Avalon Golf Club sits nicely along Route 9 in Cape May Court House, beckoning like an old friend. Its cozy, informal appeal remains a major strength in a changing golf world.

New courses and the competition they bring have engulfed the area since the early 1990s, but Avalon remains true to its mission. The facility opened in 1971 and was designed to handle intense shore traffic of about 300 daily rounds. To accommodate that volume, it must be player-friendly and provide a reasonably-paced round to the tourist community.

Avalon rewards accuracy and features very little "target golf," where one must clear bunkers and water with forced carries. The course length is moderate - 6,325 yards from the average tees and 5,896 from the next forward set. Although the yardage won't be troublesome, everyone must navigate narrow fairways, shore breezes and some water. Manage the course and this will play slightly easier than many of the newer ones. Advance the ball with a straight drive, a good approach and try to sink some putts. However, as with any courses, missed fairways will increase scores.

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"People love this golf course," says Ted Wenner, Avalon's longtime director of golf and head PGA professional. "The course doesn't beat you up. People can have an enjoyable time here.

"The course is also in fabulous condition right now. Our superintendent Mike Robinson has done a terrific job. There is always a beautification effort going on here, along with our work on the bunkers and the trees."

The sixth hole is one of the most challenging here. It is a dogleg right par-4 at 408 yards from the back tees and 393 from the next forward set. The best decision is to hit a straight drive of at least 200 yards to get a clear view of the second shot. Trees on the right tempt long-ball hitters to clear them and cut off yardage, but the woods have filled in over time. That shot is not automatic, thus a drive that slightly misses its target will be buried. Even if players clear the trees, they will contend with the rough.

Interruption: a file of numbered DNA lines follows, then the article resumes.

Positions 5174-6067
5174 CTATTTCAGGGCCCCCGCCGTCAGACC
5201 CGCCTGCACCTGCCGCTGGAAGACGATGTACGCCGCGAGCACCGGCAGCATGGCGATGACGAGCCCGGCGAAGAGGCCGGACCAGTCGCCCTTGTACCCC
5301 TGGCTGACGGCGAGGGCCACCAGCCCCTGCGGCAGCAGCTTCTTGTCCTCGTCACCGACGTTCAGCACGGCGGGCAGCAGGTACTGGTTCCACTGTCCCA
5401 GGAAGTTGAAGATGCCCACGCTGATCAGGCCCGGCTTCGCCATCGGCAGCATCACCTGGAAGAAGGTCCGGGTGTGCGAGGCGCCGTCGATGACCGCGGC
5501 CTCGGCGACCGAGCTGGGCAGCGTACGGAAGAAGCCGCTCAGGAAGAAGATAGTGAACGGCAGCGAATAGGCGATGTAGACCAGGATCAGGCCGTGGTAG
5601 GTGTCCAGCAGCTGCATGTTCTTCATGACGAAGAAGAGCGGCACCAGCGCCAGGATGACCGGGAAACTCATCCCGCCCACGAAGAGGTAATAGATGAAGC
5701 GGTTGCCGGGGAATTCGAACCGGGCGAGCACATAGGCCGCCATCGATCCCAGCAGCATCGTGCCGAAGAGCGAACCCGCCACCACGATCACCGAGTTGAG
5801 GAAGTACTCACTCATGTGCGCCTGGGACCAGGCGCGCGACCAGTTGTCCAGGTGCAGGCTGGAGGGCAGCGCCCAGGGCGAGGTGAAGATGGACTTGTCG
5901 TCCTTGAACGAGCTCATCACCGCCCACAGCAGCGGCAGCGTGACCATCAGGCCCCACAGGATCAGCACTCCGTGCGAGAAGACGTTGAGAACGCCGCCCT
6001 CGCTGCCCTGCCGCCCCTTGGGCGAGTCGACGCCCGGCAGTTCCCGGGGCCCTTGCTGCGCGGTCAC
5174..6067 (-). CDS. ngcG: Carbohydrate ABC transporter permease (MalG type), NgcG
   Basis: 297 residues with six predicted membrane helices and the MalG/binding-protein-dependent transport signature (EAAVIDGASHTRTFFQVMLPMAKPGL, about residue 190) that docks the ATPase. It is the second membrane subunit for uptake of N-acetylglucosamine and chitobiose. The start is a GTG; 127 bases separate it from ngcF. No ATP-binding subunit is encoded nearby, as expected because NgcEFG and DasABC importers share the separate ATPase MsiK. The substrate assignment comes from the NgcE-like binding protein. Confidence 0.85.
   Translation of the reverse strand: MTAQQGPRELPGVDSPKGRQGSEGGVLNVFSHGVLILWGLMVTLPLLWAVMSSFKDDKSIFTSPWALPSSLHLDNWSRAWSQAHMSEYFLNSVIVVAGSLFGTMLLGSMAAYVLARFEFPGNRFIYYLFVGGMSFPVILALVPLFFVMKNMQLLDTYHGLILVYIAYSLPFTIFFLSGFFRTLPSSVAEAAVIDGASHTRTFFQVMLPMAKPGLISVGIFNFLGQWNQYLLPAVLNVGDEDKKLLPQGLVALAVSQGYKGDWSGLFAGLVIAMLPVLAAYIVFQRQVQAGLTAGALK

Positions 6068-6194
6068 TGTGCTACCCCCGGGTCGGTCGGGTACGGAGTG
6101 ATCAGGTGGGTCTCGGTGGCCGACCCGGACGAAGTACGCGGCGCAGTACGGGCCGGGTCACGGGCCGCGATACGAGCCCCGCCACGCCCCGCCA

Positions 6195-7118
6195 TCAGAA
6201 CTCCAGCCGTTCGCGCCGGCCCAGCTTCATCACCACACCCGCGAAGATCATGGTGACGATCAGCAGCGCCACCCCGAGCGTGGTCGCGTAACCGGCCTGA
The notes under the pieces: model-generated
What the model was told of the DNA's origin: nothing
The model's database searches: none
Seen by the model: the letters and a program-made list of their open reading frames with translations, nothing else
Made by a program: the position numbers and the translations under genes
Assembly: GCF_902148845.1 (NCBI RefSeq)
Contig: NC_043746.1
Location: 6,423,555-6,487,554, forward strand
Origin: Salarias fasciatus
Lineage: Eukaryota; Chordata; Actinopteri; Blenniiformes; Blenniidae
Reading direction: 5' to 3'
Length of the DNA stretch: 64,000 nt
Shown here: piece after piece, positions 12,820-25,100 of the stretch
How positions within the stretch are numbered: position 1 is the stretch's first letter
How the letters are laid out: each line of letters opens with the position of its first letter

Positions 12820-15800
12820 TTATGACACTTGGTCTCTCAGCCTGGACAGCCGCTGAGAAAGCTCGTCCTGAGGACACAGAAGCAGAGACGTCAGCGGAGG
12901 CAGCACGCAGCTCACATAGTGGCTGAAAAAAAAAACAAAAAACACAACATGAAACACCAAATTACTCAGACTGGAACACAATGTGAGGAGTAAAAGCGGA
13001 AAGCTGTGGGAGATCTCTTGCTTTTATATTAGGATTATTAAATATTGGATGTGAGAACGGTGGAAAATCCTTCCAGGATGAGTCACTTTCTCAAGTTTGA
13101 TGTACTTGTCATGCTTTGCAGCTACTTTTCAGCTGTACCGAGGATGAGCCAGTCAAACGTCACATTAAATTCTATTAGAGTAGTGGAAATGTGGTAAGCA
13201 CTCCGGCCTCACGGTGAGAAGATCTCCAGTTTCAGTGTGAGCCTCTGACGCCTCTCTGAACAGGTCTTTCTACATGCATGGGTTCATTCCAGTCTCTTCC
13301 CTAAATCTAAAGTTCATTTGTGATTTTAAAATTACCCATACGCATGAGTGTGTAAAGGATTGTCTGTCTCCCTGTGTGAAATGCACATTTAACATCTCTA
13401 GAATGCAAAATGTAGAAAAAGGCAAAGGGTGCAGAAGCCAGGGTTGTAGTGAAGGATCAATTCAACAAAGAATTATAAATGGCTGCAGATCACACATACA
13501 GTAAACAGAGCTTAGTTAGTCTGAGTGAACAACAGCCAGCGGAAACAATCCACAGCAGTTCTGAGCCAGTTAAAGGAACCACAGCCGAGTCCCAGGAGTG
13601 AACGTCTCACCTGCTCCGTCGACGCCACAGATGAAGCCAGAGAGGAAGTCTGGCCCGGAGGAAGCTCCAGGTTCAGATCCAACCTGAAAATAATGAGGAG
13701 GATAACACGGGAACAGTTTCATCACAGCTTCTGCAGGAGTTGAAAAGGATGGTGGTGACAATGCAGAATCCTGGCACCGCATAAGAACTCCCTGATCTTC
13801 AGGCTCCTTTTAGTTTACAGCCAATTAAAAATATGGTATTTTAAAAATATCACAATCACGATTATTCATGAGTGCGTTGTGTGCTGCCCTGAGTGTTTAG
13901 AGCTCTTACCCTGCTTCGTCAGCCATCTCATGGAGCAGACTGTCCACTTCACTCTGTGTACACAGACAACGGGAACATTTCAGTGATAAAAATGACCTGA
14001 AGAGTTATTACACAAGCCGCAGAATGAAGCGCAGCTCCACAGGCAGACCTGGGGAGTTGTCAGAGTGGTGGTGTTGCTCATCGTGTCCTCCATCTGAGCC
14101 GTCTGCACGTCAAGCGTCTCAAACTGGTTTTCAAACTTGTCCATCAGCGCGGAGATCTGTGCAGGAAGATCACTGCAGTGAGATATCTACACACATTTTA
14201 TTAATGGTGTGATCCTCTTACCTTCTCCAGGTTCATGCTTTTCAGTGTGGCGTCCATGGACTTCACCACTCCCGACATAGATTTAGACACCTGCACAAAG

"Some of the bombers can still think about going over the trees, but for the average person, that's not even a consideration," Wenner says. "It is already a challenging hole. Even if you play straight and get the ball out there, you have to avoid marsh running down the left side of the hole for your second shot. Your approach has to be a low to mid iron and there are three greenside bunkers and trouble behind the green."

The back nine has unique qualities via three par-5s and three par-3s. Holes 11, 15 and 17 are par-3s, while 12, 14 and 16 are par-5s. The 18th, a long par-4, will feel like a par-5 into the wind.

Seventeen is scenic, and tricky, a par-3 measuring 166 and 151 yards from the two back tees. This is the rare target shot that adds variety to the course. From elevated tees, the drive must carry water, avoid traps and not run through the green.

Players must adjust club selection for going downhill and account for hidden wind.

"In many cases you can't feel the wind," Wenner indicates. "You have to look above the treeline to see how it is blowing. It is easy to be fooled by that, unless it is blowing in your face."

The green is small from front to back, but wider on the left and right sides. A straight tee shot can easily run right through the green into a wooded area or worse, the highway. Eighteen is a straightway par-4 requiring a strong driver and low-to-mid-iron to reach the putting surface.

The fall season brings value-enhancing Super Wednesdays including under $50 for greens fees, cart and a $5 dollar lunch coupon.

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